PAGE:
Moving from 12/2 to 14/2
Are there any issues when moving from one gauge wire to another? For example, if you were running 12/2 for lights, can you put that into say a can light box that is not 12 gauge? Or, a fridge that is not 12 gauge?
Also, what about running 14/2 wire after the load center and 12/2 wire? Thanks
Not really sure what you are asking. The items you mentioned are not really as you say. A recessed light cannot be a 12ga light, a fridge "box" is not #12. The wiring in the box is, that's all.
Bottom line is NO, do not mix wire sized in the same circuit. Sometimes it is against code, but it is NEVER a good idea.
OK. That is what I thought. I wasn't going to mix gauges, but I got to thinking about things that end on a 12 gauge circuit. Receptacles and switches can be 20 amp, but I didn't know if light fixtures needed to be 20 amps if you were using 12 gauge wire. Thanks for your replay. I'll have some more questions later.
Speedy Petey is a pro and I'm just a long-time DIYer, but I think that you're confusing things a bit. Here's a little more detail.
From a DIYer's viewpoint, you need to know what I consider a few DIY "basics",
1. Residential circuits are usually either 120 volts (aka 110v for standard receptacles, lighting and dedicated circuits for smaller appliances such as dishwashers, microwaves, etc.) or 240v (aka 220v for dedicated circuits for heating/ac units, ranges, dryers, water heaters, etc.).
2. The 120v circuits either have 15 amp or 20 amp single-pole circuit breakers, and the 240v circuits have double breakers in varying higher amps. The black (and red if 240v) "hot" wires go on the breakers, and the white (neutral) and bare/green load wires go on the busses, unless its a 120v/240v Ground Fault Circuit Interruption (GFCI) circuit and the neutral load wire also goes on the breaker.
3. A straight 240v circuit, such as for a water heater on a 30 amp breaker, will not have a neutral wire, just two "hots" and a ground. The two water heater "hots" will be 10/2wg, so the white wire will be hot instead of neutral in this case. A 120v/240v circuit, such as for a range or dryer, will have two hots, a neutral and a ground. 240v circuits require 10g or larger wiring, depending upon code for that dedicated circuit.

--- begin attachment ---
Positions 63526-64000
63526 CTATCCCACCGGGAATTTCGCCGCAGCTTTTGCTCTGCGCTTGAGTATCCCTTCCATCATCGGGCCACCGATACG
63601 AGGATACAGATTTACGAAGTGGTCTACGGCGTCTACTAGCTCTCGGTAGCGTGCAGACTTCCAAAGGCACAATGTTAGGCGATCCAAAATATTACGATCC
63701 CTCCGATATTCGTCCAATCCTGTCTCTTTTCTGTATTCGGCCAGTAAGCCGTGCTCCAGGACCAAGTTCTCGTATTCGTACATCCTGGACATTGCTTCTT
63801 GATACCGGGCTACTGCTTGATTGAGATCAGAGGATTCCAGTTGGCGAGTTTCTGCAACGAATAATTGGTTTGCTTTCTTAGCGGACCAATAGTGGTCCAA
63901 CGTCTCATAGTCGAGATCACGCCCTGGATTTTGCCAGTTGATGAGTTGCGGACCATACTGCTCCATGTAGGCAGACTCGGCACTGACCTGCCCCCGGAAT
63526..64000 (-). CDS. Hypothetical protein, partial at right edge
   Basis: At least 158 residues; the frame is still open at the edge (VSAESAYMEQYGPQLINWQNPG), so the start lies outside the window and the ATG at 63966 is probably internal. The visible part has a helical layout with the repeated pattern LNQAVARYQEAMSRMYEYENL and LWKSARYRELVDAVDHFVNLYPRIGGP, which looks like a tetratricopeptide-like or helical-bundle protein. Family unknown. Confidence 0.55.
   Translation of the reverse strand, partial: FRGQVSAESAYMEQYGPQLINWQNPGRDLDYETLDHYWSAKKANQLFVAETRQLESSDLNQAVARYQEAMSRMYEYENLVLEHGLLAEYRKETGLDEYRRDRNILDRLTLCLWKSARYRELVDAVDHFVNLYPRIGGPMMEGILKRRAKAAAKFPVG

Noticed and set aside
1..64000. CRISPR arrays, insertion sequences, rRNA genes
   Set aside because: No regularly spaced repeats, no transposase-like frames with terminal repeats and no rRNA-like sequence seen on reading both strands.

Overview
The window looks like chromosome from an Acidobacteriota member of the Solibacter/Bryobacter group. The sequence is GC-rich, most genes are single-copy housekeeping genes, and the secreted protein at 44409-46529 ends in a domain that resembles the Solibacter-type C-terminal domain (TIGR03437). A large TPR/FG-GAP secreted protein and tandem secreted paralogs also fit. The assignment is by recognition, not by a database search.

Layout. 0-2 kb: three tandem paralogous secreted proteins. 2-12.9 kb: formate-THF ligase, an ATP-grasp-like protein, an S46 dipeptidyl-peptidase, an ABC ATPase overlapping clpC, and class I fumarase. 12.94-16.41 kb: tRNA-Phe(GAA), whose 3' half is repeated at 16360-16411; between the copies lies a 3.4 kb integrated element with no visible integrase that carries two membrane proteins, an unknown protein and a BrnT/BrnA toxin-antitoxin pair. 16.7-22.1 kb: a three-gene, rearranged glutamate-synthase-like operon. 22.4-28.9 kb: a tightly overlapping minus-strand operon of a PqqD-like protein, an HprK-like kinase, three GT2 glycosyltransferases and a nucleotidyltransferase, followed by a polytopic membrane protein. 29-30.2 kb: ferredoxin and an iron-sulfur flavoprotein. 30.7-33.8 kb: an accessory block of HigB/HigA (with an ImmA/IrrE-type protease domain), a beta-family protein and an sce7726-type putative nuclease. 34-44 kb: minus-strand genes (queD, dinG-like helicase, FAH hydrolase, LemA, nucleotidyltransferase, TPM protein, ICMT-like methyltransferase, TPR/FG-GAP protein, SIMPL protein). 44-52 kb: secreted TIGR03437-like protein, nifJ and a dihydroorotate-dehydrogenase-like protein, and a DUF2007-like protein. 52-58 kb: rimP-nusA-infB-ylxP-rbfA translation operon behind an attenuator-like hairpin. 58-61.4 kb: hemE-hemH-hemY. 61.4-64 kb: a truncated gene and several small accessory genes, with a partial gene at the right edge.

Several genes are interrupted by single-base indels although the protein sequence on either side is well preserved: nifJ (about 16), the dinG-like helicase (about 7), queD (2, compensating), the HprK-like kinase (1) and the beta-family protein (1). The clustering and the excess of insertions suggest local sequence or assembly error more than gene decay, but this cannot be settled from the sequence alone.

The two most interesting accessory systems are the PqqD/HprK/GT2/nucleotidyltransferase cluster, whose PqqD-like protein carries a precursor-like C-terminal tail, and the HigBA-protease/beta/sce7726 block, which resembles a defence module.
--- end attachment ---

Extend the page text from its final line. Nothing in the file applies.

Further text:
4. You can put 14g on a 15 amp circuit, but not on a 20 amp circuit breaker. You can put 12g on either a 15 or 20 amp breaker.
Receptacle circuits, depending upon the location, can be on 15 or 20 amp. Lighting circuits are usually 15 amp. I chose to put all 12g in all of my 120v circuits when I built my home, but some are on 15 amp breakers (for lights only) and all others are on 20 amp circuits for receptacles. I don't have any 14g in my home, but that's just my choice, and has nothing to do with code. 14g is just fine for lighting and most circuits.
5. All above-counter receptacle circuits in a kitchen and bathrooms and outdoor receptacles should be GFCI. Theses circuits can either be on a GFCI breaker or have a GFCI receptacle as the first in the circuit and then all standard receptacles after it in the same circuit will be GFCI-protected.
I hope that this explains just some of the basics as a DIYer, and I hope that any of the pros will correct me or clarify the above if I'm wrong. I don't pretend to be a qualified electrician by any means, and I usually consult or hire a pro if I have any doubts, as we all should.
Improper plumbing will just leak. Improper electrical work can kill you or burn your house down. Don't mess with it unless you're certain about how to do it safely.
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